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Hong Kong’s first blog for SDG education news and announcements


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Implementing Circular Economy

As part of my own CPD, I recently completed a course on the Circular Economy with the United Nations Systems Staff College. Participants were selected from 122 countries and from a variety of government, corporate, IGO, NGO and academic backgrounds. The peer group was highly enriching and the expert input to the learning equally valuable. Key takeaways: Sustainability needs properly thought out, designed and governed circularity Both business and government have their part to play Ultimately, as individuals we must drive institutional behaviour and create a virtuous circle of truly transformative systemic change through our consumption choices and our political demands. . . .

By Danny Harrington, MD ITS Education Asia | Comments Continue Reading

Grassroots innovation

A great listicle from the World Economic Forum with 10 ways to foster and develop grassroots innovation. From engaging local government and communities, through attacking discrimination in all forms, to introducing appropriate technology and including youth, this is a really good all-encompassing list with good brief explanations. Take a look! . . .

By Danny Harrington, MD ITS Education Asia | Comments Continue Reading

Tolerance - an underutilized virtue

Tomorrow, 16 November is the UN International Day for Tolerance. This day of observation was started in 1996 after the 1995 Year for Tolerance. Tolerance is surely a cornerstone of the United Nations which was born out of the ashes of World War 2 and a general desire by all nations and all peoples not to repeat that mistake or that of the First War. Tolerance is a very useful approach as it does not put the demands of liking or agreeing with another party. Only that we tolerate and respect their view (within reason). Tolerance goes to the heart of the Universal Declaration of Human Rights and not only should it be recognized politically and legally, but it should be practiced at all levels by all people. . . .

By Danny Harrington, MD ITS Education Asia | Comments Continue Reading

Sustainability round-up - interesting stories from all over

A 150-year-old note from Charles Darwin is inspiring a change in the way forests are planted (The Conversation) . . .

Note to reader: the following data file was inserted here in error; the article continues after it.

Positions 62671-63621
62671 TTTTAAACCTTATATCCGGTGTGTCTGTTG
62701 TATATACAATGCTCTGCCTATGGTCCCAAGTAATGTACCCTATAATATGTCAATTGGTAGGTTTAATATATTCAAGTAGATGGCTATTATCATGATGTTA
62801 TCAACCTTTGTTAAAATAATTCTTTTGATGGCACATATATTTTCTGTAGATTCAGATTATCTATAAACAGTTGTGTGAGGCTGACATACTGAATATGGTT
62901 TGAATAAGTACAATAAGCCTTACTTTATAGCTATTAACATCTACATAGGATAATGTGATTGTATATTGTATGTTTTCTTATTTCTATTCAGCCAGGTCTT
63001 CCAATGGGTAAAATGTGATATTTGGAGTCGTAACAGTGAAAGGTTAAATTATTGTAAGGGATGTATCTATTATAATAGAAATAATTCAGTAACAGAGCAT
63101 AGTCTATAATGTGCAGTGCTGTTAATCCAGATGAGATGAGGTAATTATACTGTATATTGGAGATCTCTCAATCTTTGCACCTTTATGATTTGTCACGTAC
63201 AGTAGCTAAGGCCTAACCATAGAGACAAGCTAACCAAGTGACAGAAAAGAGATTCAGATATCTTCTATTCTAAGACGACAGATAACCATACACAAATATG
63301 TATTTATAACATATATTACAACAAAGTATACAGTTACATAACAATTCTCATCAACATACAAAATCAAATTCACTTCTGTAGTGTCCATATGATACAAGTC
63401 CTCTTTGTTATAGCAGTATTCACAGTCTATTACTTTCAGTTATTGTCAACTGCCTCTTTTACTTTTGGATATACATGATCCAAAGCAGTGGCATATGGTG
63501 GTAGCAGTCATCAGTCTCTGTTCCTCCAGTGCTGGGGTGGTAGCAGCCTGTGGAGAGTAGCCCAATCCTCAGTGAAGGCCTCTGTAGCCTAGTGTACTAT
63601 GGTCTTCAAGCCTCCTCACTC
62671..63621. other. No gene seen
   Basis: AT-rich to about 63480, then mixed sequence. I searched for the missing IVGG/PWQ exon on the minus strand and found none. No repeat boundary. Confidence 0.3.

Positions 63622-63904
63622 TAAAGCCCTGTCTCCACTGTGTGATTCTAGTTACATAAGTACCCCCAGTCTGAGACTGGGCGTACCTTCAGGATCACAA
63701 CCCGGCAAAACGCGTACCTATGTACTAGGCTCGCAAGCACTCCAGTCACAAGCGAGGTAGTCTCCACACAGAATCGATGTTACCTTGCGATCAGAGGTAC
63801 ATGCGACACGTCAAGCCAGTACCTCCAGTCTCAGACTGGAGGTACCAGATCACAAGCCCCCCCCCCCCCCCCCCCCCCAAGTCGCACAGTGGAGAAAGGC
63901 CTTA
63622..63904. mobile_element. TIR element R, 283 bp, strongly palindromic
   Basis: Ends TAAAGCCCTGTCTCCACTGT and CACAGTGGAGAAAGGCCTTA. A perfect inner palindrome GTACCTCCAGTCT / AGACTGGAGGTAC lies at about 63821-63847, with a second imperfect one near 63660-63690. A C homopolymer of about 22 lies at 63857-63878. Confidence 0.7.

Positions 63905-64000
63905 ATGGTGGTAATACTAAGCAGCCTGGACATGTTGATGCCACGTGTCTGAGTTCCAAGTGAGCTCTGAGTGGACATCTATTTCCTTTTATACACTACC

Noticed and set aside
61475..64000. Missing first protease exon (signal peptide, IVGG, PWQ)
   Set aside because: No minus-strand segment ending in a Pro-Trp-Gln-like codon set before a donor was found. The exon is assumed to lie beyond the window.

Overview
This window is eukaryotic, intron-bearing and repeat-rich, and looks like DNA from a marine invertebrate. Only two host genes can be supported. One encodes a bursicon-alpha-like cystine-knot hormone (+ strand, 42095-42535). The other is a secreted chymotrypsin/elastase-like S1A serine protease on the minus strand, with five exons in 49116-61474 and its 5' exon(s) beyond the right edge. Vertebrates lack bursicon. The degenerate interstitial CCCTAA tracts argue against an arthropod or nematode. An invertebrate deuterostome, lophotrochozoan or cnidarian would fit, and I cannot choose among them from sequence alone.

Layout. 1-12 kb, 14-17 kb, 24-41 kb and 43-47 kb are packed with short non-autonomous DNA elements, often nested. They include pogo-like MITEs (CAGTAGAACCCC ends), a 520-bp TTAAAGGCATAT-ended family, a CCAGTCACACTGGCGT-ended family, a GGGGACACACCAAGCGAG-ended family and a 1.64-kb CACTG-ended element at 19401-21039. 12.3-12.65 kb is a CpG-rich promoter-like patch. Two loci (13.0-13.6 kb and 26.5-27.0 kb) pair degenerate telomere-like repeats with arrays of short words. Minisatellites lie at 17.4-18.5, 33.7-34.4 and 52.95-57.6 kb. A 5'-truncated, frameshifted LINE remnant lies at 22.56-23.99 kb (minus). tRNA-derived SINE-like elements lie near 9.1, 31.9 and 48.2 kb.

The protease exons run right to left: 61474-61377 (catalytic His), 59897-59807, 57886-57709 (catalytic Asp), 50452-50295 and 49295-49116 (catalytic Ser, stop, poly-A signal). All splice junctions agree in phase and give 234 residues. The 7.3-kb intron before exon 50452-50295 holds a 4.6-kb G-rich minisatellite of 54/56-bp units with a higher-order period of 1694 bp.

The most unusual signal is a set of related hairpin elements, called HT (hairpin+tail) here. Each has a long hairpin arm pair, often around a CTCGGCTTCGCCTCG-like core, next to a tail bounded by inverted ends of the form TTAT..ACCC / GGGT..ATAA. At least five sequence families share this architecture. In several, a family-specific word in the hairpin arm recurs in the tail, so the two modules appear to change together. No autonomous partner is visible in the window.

By Danny Harrington, MD ITS Education Asia | Comments Continue Reading

World Science Day for Peace and Development

The rationale of celebrating a World Science Day for Peace and Development has its roots in the importance of the role of science and scientists for sustainable societies and in the need to inform and involve citizens in science. In this sense, a World Science Day for Peace and Development offers an opportunity to show the general public the relevance of science in their lives and to engage them in discussions. Such a venture also brings a unique perspective to the global search for peace and development.   The purpose of the Day is to: Strengthen public awareness of the role of science for peaceful and sustainable societies; Promote national and international solidarity for shared science between countries; Renew national and international commitment for the use of science for the benefit of societies; Draw attention to the challenges faced by science in raising support for the scientific endeavour.   The year 2021 marks 20th edition of World Science Day for Peace . . .

By Danny Harrington, MD ITS Education Asia | Comments Continue Reading

Half world's fossil fuel assets could become worthless by 2036 in net zero transition

A very interesting read in The Guardian highlighting the complexity of any transition, especially the carbon transition we know we need to undertake. A report in Nature Energy shows how transitioning offers both opportunities and dangers. High income countries have already seen something similar as they transitioned from industrial to post-industrial economies from the 1970s onwards. Many places still feel the negative impacts of that today, while others have boomed. Moving away from carbon-based economic activity will have similar repercussions which governments need to manage carefully and where the UN has a key role. . . .

By Danny Harrington, MD ITS Education Asia | Comments Continue Reading

The make-or-break climate summit: here's what's at stake at Cop26

Cop26 may involve dozens of world leaders, cost billions of pounds, generate reams of technical jargon and be billed as the last chance to prevent calamitous global heating, but at its simplest the climate conference in Glasgow is a debate about dialling up or dialling down risk……(The Guardian) . . .

By Danny Harrington, MD ITS Education Asia | Comments Continue Reading

World Cities Day

31st October is World Cities Day when the UN seeks to raise awareness of particular issues concerning our urban systems with a hope that political and practical action can be stimulated. It is only the last decade which has seen the world’s population shift from being predominantly rural to predominantly urban, and this trend will lonely continue. While on the face of it cities can appear highly dirty concentrations of noise, air, water & light pollution and highlight all the issues humanity faces with the way it lives, they also represent immense hope for the future if addressed properly. By concentrating human activity into smaller spaces there are huge efficiencies to be had, most obviously with transport and energy. Of course this has to be set against studies concerning construction which may counter-intuitively show low rise buildings to be lower impact.  But all kinds of sustainable systems can be deployed if we properly harness the social and economic benefits . . .

By Danny Harrington, MD ITS Education Asia | Comments Continue Reading
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